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Hawthorn Hill

February 7, 2013

Of Carolina wrens and crossbills

We will remember this year for a number of reasons, among them first time visitors to our bird feeders. Aside from reporting data to Cornell every five days as part of the Project Feeder Watch program, I keep on close watch over all the avian activity up here on the hill. Most winters are routine, in that we can pretty much predict what species will stop by at the free food court we provide.

Despite the predictability, it is always a joy to watch whomever might be dining with us, be they the always fascinating and gregarious chickadees, the juncos that rarely go airborne to check out the feeders, preferring to rummage about through the rich store of droppings provided by messier eaters, or the hairy and downy woodpeckers that cling to the suet feeders pecking away at what must be to them a sumptuous mid-winter feast. Eating upside down has no appeal to me, but it gets the job done. I have often wondered at the gravitational and digestive ramifications of such unorthodox eating habits, but it seems to work nicely for woodpeckers. Nuthatches pick their way down the sides of trees ferreting out insects from the folds of bark furrows. Nature offers up an infinite store of fare that its creatures have attacked inventively over the long march of evolution. If variety is the spice of life, then nature is about as spicy as it gets.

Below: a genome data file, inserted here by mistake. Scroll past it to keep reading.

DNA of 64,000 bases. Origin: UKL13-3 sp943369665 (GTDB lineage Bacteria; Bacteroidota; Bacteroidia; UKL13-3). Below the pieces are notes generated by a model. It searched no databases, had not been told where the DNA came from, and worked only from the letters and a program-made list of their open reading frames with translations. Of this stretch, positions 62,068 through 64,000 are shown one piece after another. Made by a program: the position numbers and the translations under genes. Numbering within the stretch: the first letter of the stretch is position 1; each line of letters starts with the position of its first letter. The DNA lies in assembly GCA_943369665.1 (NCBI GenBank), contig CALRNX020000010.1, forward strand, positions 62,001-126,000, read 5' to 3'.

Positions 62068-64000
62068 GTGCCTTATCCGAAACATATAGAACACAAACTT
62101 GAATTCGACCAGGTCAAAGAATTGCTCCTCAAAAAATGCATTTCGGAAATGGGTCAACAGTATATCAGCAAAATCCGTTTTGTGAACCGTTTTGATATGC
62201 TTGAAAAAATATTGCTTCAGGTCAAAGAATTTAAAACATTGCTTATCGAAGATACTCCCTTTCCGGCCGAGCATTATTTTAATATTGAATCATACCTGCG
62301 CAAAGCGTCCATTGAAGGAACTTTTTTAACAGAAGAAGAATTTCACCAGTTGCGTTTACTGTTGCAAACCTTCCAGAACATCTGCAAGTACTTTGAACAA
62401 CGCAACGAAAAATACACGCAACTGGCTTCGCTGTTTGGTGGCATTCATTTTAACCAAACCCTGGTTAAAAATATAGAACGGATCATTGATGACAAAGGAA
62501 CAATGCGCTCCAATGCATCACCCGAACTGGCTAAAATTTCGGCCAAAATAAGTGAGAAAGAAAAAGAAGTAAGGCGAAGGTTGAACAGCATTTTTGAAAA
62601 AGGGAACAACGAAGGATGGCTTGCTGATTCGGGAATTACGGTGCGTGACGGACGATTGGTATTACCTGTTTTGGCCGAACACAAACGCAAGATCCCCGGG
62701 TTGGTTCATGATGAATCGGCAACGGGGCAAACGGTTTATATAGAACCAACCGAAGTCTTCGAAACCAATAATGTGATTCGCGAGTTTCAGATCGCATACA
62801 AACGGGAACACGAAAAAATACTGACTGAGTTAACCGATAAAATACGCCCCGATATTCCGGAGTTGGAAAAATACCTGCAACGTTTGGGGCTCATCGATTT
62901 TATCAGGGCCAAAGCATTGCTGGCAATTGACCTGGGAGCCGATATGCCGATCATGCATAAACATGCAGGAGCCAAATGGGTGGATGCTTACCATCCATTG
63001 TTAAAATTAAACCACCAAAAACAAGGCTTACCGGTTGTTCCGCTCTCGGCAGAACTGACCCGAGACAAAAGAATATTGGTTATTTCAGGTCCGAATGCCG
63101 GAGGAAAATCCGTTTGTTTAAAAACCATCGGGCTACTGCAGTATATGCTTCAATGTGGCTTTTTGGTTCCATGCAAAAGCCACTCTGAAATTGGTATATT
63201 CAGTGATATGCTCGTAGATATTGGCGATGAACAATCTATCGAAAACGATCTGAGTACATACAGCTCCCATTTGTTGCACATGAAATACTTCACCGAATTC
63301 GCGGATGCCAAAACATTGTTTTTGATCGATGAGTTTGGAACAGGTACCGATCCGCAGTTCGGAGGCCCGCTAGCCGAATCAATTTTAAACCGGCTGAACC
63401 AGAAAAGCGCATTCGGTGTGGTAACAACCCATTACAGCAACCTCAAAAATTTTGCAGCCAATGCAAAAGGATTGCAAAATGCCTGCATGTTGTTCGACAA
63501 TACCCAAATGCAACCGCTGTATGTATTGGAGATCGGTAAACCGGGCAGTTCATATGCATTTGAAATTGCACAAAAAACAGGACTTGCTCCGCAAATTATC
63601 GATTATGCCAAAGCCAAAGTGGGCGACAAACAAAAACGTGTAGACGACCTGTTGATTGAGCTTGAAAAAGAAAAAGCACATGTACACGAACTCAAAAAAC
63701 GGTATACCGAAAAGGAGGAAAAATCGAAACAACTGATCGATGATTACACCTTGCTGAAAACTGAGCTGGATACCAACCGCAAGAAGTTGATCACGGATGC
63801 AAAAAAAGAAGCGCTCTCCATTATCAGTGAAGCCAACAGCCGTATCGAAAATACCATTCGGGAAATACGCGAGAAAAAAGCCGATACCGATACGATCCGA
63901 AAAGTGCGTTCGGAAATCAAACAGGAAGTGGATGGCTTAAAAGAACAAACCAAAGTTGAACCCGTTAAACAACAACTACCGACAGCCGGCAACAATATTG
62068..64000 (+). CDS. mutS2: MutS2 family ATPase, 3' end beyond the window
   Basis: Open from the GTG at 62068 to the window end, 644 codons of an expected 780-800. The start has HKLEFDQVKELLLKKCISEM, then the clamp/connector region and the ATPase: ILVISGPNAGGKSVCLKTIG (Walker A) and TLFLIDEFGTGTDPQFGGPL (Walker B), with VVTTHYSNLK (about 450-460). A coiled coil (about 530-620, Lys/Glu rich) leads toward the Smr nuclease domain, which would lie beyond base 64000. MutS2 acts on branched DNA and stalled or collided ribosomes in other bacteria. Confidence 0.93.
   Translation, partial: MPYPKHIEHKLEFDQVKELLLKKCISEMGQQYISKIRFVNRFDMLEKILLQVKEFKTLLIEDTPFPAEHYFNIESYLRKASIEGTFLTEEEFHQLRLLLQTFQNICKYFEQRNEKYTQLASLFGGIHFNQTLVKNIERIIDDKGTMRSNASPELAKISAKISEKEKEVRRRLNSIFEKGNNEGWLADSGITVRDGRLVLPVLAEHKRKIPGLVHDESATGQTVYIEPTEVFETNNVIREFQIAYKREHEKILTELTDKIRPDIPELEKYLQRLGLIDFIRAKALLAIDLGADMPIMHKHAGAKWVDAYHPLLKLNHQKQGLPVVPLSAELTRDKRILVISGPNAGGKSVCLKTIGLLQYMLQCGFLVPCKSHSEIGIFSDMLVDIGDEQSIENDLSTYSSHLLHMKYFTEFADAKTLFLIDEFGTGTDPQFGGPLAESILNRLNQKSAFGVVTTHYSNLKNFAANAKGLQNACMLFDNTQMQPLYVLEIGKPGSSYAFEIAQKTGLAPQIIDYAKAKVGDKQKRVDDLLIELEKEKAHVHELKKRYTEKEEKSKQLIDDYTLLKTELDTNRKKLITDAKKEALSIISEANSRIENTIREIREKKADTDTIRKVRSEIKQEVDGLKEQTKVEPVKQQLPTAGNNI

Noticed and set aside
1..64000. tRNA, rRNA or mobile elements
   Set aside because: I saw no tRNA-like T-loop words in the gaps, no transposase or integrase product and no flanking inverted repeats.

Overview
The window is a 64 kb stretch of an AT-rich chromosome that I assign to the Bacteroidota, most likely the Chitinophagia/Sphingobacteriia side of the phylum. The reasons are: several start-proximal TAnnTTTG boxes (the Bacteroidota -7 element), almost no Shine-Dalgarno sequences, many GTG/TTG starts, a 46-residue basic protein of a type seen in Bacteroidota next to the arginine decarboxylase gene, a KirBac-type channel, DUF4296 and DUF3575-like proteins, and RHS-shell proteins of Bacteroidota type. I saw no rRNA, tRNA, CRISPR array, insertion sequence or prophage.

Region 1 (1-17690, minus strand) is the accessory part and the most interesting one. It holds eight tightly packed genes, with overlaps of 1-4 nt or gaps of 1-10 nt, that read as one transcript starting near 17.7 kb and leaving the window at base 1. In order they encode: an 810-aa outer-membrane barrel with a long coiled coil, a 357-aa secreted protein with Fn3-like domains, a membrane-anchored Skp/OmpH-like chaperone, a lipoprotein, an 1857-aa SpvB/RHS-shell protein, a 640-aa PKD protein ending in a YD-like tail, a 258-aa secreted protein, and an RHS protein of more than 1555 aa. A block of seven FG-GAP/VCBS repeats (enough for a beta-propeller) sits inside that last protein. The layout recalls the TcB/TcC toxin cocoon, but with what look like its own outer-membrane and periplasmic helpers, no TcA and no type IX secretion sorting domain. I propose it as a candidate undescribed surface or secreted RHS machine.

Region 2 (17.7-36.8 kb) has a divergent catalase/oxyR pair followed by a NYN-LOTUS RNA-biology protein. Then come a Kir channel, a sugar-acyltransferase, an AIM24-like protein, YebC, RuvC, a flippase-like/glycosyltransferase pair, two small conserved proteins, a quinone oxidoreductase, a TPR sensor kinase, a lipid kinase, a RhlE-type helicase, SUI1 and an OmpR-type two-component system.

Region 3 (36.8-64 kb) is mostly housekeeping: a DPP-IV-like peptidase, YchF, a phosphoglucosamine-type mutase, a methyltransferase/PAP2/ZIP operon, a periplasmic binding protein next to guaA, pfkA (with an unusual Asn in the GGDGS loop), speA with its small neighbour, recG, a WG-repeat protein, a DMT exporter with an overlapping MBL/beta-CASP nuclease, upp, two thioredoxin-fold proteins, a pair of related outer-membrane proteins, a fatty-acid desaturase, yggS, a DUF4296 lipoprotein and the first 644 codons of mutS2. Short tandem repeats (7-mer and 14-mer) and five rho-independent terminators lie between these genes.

The last time I saw, and listened to, a Carolina wren was while hiking through Blackwater National Wildlife Refuge on Maryland’s eastern shore at least 15 years ago. As we have experienced tamer winters in the Northeast, they have gradually moved northward, so it is not unexpected to catch a glimpse of these beautiful little wrens with striking white eye stripes from time to time. Certainly not at one’s feeder! The first few visits were furtive, but nibbling time has gradually lengthened and this particular male is not the least bit disturbed by the regulars that come and go without paying him any heed at all. In fact, what fascinated me is that if any aggressive behavior is shown at all it is always intra-species. For instance, this morning while a starling was pecking at a suet bit that had fallen to the ground, another hopped over, only to be shooed away rather forcefully. Seconds later a chickadee stopped by, watched, took a nibble or two, and flew up to one of the feeders above. The starling paid no attention whatsoever to the chickadee. I see this sort of thing regularly when squirrels come to feed.

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